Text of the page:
Information Literacy Curriculum
According to the American Library Association (ALA) Committee on Information Literacy report, an information literate person is one who is “able to recognize when information is needed,” knows what information is needed to address a given problem or issue, and, beyond that, has “the ability to locate, evaluate and use effectively the needed information” (Presidential Committee, 1989).
According to the Information Literacy Competency Standards for Higher Education (2000) from Academic, College, and Research Libraries (ACRL), an information literate individual is able to:
- Determine the extent of information needed
- Access the needed information effectively and efficiently
- Evaluate information and its sources critically
- Incorporate selected information into one’s knowledge base
- Use information effectively to accomplish a specific purpose
- Understand the economic, legal, and social issues surrounding the use of information, and access and use information ethically and legally
In other words, information literacy includes knowledge of the research process, skill in using resources, critical thinking about them, and an appreciation of proper documentation of sources.
In 2015, the ACRL revised its information literacy curriculum with a new approach: the Framework for Information Literacy.
The Framework is oriented around six concepts, or frames, each of which focuses on a different aspect of the information environment.
“Information literacy is the set of integrated abilities encompassing the reflective discovery of information, the understanding of how information is produced and valued, and the use of information in creating new knowledge and participating ethically in communities of learning.” (ACRL 2015)
Here are the six frames, each with its own considerations, though all related. Use the link above to learn more about each one.
- Authority is constructed and contextual
- Information creation as a process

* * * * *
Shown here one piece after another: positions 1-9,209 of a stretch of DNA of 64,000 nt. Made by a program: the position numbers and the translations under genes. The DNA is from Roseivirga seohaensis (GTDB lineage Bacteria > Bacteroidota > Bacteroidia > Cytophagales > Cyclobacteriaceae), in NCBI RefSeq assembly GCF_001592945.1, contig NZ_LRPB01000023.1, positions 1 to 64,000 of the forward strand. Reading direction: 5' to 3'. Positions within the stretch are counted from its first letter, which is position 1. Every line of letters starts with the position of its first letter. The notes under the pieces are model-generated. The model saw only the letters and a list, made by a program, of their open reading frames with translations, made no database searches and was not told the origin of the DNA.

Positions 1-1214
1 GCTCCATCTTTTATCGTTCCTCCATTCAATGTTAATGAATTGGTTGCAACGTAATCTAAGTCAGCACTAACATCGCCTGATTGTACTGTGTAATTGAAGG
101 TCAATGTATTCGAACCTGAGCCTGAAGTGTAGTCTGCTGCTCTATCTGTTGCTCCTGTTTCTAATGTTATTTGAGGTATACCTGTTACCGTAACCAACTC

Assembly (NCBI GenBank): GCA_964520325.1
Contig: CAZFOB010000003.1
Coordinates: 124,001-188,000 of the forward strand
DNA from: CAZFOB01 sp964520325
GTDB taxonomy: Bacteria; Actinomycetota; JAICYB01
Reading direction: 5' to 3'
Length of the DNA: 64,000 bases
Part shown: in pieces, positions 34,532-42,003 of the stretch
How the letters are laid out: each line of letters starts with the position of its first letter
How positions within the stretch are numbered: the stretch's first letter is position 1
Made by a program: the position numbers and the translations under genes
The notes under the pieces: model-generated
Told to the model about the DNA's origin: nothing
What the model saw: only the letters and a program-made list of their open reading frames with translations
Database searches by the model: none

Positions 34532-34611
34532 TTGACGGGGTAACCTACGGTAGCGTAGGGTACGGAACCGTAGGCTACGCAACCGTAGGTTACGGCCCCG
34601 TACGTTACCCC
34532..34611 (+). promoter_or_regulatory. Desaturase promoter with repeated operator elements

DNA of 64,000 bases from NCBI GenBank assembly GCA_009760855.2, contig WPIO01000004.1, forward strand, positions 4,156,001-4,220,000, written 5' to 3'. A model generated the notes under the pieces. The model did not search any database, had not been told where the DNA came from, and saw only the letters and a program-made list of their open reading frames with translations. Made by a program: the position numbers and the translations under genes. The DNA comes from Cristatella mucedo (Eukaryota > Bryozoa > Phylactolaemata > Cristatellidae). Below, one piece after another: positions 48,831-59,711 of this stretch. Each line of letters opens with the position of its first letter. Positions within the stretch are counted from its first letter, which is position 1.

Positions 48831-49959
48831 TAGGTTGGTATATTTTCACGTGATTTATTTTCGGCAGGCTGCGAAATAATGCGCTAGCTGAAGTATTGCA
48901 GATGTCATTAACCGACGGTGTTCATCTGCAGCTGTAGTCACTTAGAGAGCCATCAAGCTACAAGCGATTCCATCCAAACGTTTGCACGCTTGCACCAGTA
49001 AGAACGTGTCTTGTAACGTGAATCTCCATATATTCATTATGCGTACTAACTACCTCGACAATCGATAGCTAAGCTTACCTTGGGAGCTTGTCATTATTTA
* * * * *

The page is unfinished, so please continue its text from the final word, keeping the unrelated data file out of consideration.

- Information has value
- Research as inquiry
- Scholarship as conversation
- Searching as strategic exploration
Librarians partner with faculty to teach information literacy in a variety of ways.
- SSCI 3005: The History and social science programs require a course on information literacy with embedded librarians.
- HONS 3500: Honors teaches a course with embedded librarians to prepare students for their senior Capstone Thesis.
- Other courses on request. Librarians teach on average 80 sessions per semester for department instructors. This robust program allows information literacy to be incorporated into Freshman Composition, General Education, and upper division courses when research assignments are required.
- Many graduate programs include information literacy instruction by librarians to enhance instruction in primary resources, discipline databases, correct citation, and correct formatting of the thesis.
The library instruction program is engaged in ongoing assessment.
- We regularly assess our SSCI 3005 and HONS 3500 courses through several methods.
- We carried out a multi-phase assessment of our course-integrated instruction in 2009-2010 by surveying faculty on how well the goals for our sessions were met in students' products.
- In a 2010 online collaboration for ENGL 1002, a faculty member included library instruction assessment questions on his larger assessment instrument.
- In First Year Experience library session, minute papers have been used to get immediate feedback on students' learning, and we will used a rubric to directly assess student products for writing and research skills.
- The library instruction coordinator developed an information literacy rubric to apply to general education and senior writing to assess information literacy as a campus core competency.
Library Assessment Data
Instruction Program Assessment Reports:
Library User Survey Results